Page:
Should I Refinance My Home

Before you decide on a major financial decision such as refinancing your home, you should take the time to understand the costs involved (they are usually significant) and weigh them against what you expect to gain from the refinance. While each situation is unique, there are a few general guidelines you can use to help decide if you should refinance your home.


What is Your Goal for Refinancing Your Home

Refinancing a home mortgage is simply the restructuring of the debt so that you, the home owner, can get some sort of benefit. These benefits, or goals for the home owner, are varied and with each different goal there are different variables to evaluate. The most common reasons to refinance include:


  • Lower interest rates
  • Increase or decrease loan term
  • Debt consolidation
  • Change rate type


What is your goal? This is the first step and you should clearly understand why you want to refinance.


Reduced Interest Rates

Seeking out lower interest rates is the number one reason for refinancing a home. When deciding if you should refinance, look at the current interest rates and compare them with what you are paying now. If you can drop that rate by one point or more, then strongly consider the refinance. However, you also need to look at the overall cost of the refinance and how long you intend to stay in your home. The calculation is rather simple; find out how long it will take for you to save the money you are spending to refinance. If you intend to remain in your home past that time period, then a refinance could be the answer for you.


Change Length of Mortgage

Most home mortgage loans are either 15 year or 30 year mortgages. A 30 year mortgage gives you a lower monthly payment, but a higher interest rate and a higher overall cost of financing your home. If you can afford to pay the monthly payments on a 15 year loan, it is a better financial decision, but you must be sure you can make that payment. If you are looking to turn a 15 year into a 30 year, pay close attention to those interest rates. Shop around as much as possible to keep those rates as close as possible to your current rates. Turning a 15 year into a 30 year is a tough decision but one that sometimes must be made if you cannot afford the monthly payments.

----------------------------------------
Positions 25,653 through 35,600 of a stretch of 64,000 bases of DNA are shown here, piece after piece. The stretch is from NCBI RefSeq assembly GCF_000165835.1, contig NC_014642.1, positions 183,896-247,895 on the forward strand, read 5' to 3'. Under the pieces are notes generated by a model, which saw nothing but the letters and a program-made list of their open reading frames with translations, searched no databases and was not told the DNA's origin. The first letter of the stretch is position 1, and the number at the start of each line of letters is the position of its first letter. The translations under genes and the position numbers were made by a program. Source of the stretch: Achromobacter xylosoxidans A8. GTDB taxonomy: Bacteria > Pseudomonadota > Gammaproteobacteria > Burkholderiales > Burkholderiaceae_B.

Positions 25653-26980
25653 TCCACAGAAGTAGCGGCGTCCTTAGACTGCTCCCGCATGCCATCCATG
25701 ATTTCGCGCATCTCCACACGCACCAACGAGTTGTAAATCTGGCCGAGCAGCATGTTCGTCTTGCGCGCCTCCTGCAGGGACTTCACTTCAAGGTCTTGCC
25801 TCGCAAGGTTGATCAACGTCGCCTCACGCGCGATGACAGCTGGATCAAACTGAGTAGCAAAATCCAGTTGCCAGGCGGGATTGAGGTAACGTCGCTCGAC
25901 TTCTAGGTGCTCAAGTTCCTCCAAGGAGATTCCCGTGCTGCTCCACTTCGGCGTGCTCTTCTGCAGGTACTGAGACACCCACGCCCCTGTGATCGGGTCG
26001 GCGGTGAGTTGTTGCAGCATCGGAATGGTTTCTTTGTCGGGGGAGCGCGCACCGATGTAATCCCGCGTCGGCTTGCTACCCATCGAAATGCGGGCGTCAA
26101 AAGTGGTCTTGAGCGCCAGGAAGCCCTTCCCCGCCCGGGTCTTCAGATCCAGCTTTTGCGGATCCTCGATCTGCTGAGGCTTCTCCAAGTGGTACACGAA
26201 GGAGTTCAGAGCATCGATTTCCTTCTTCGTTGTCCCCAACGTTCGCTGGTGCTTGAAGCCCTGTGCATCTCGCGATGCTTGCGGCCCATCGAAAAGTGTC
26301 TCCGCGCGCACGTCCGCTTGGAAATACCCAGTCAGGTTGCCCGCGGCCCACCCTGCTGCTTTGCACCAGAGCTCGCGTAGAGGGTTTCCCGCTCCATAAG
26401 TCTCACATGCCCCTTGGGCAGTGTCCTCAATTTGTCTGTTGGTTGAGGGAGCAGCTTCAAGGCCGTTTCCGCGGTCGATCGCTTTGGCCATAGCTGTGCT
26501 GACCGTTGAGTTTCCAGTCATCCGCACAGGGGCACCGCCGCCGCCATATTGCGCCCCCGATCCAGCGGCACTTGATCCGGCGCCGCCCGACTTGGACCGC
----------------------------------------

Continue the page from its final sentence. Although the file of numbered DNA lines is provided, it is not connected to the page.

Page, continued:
Debt Consolidation

It is easy to build up debt as the years go by, and in many cases that debt will be subject to a higher interest rate than what you have on your home. If you can refinance and roll qualifying debt into your home mortgage, you can save a lot on interest. You will probably find that you save significantly, but ask yourself if you save enough to cover the refinancing costs?


Changing Rate Structure

Mortgage loans come with various rate structures, the most common being fixed rate and adjustable rate. If interest rates have dropped to near all-time lows, then moving from an adjustable rate to a fixed rate, is usually a great idea. If rates are high, you may want to consider switching to an adjustable rate because the chances are better that your payments will go down rather than up.

Always remember to calculate the cost to refinance when asking should I refinance my home. It can cost anywhere from $2,000 to $6,000 (possibly more) to refinance a home and it makes a huge difference when deciding to refinance or not. You will also have to notify your homeowners insurance company of the change as they report coverage details to your lender.


Understanding Adjustable Rate Mortgages

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